As a first step, consumers should try to work with their providers to satisfy plan requirements for prior authorization or step therapy or any other utilization control requirements. If the plan still denies access, consumers can pursue review processes specific to managed care while at the same time pursuing a fair hearing.
- All plans are required to maintain an internal and external review process for complaints and appeals of service denials. Some plans may develop special procedures for drug denials. Information on these procedures should be provided in member handbooks.
- Beginning April 1, 2018, Medicaid managed care enrollees whose plan denies prior approval of a prescription drug, or discontinues a drug that had been approved, will receive an Initial Adverse Determination notice from the plan – See Model Denial IAD Notice and IAD Notice to Reduce, Suspend or Stop Services
The enrollee must first request an internal Plan Appeal and wait for the Plan’s decision. An adverse decision is called a ‘FInal Adverse Determination” or FAD. See model Denial FAD Notice and FAD Notice to Reduce, Suspend or Stop Services. The enroll has the right to request a fair hearing to appeal an FAD. The enrollee may only request a fair hearing BEFORE receiving the FAD if the plan fails to send the FAD in the required time limit, which is 30 calendar days in standard appeals, and 72 hours in expedited appeals. The plan may extend the time to decide both standard and expedited appeals by up to 14 days if more information is needed and it is in the enrollee’s interest.
AID CONTINUING — If an enrollee requests a Plan Appeal and then a fair hearing because access to a drug has been reduced or terminated, the enrollee has the right to aid continuing (continued access to the drug in question) while waiting for the Plan Appeal and then the fair hearing. The enrollee must request the Plan Appeal and then the Fair Hearing before the effective date of the IAD and FAD notices, which is a very short time – only 10 days including mailing time. See more about the changes in Managed Care appeals here. Even though that article is focused on Managed Long Term Care, the new appeals requirements also apply to Mainstream Medicaid managed care.
- Enrollees who are in the first 90 days of enrollment, or past the first 12 months of enrollment also have the option of switching plans to improve access to their medications.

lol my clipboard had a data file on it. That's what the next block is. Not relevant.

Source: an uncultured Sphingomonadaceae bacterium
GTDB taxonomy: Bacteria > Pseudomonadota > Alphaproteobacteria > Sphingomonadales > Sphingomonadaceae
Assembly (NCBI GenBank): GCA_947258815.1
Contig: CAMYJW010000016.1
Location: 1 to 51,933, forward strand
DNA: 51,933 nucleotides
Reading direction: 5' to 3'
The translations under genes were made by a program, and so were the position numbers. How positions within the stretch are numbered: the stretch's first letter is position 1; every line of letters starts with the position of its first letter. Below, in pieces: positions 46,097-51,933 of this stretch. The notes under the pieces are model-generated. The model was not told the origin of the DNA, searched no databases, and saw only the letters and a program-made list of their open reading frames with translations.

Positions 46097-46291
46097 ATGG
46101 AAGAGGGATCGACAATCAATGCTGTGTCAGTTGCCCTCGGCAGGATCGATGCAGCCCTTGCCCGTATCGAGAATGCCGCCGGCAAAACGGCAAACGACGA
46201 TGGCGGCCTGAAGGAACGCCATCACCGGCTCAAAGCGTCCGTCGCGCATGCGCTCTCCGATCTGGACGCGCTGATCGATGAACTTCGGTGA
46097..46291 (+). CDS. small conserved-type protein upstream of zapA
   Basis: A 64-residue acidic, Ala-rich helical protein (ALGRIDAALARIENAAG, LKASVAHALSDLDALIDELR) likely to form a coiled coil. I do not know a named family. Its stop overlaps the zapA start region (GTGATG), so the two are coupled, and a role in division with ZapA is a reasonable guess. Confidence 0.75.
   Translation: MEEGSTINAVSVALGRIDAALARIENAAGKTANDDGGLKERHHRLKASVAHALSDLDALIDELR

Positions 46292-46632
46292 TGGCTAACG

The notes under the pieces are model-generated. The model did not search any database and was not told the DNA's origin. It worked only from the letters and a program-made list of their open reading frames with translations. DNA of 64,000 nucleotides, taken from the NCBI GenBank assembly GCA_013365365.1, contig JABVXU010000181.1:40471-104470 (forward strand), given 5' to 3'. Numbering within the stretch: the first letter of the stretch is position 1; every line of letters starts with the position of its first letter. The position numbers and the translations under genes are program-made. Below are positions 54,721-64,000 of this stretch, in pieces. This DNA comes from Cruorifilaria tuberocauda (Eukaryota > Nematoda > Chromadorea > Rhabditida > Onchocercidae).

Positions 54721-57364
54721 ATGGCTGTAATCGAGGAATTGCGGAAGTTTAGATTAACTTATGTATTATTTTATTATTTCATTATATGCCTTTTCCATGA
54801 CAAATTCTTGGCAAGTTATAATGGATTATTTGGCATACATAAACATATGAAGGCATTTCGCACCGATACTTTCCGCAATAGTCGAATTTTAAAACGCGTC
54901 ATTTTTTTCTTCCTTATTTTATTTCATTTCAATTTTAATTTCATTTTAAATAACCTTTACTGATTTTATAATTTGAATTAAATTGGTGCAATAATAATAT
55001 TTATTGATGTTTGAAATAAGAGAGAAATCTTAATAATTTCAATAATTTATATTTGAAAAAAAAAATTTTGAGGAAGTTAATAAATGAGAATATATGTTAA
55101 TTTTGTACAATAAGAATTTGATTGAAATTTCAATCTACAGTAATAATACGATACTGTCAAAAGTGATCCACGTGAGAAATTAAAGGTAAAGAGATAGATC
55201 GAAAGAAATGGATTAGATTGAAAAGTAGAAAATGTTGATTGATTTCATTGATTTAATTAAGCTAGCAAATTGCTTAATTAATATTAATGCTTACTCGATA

Consumers who experience problems with access to prescription drugs should always file a complaint with the State Department of Health’s Managed Care Hotline, number listed below.
ACCESSING MEDICAID’S PHARMACY BENEFIT IN FEE FOR SERVICE MEDICAID
For those Medicaid recipients who are not yet in a Medicaid Managed Care program, and who do not have Medicare Part D, the Medicaid Pharmacy program covers most of their prescription drugs and select non-prescription drugs and medical supplies for Family Health Plus enrollees. Certain drugs/drug categories require the prescribers to obtain prior authorization. These include brand name drugs that have a generic alternative under New York’s mandatory generic drug program or prescribed drugs that are not on New York’s preferred drug list. The full Medicaid formulary can be searched on the eMedNY website.
Even in fee for service Medicaid, prescribers must obtain prior authorization before prescribing non-preferred drugs unless otherwise indicated. Prior authorization is required for original prescriptions, not refills. A prior authorization is effective for the original dispensing and up to five refills of that prescription within the next six months. Click here for more information on NY’s prior authorization process.
WHO YOU CAN CALL FOR HELP
Community Health Advocates Hotline: 1-888-614-5400
NY State Department of Health’s Managed Care Hotline: 1-800-206-8125 (Mon. – Fri. 8:30 am – 4:30 pm)
NY State Department of Insurance: 1-800-400-8882
NY State Attorney General’s Health Care Bureau: 1-800-771-7755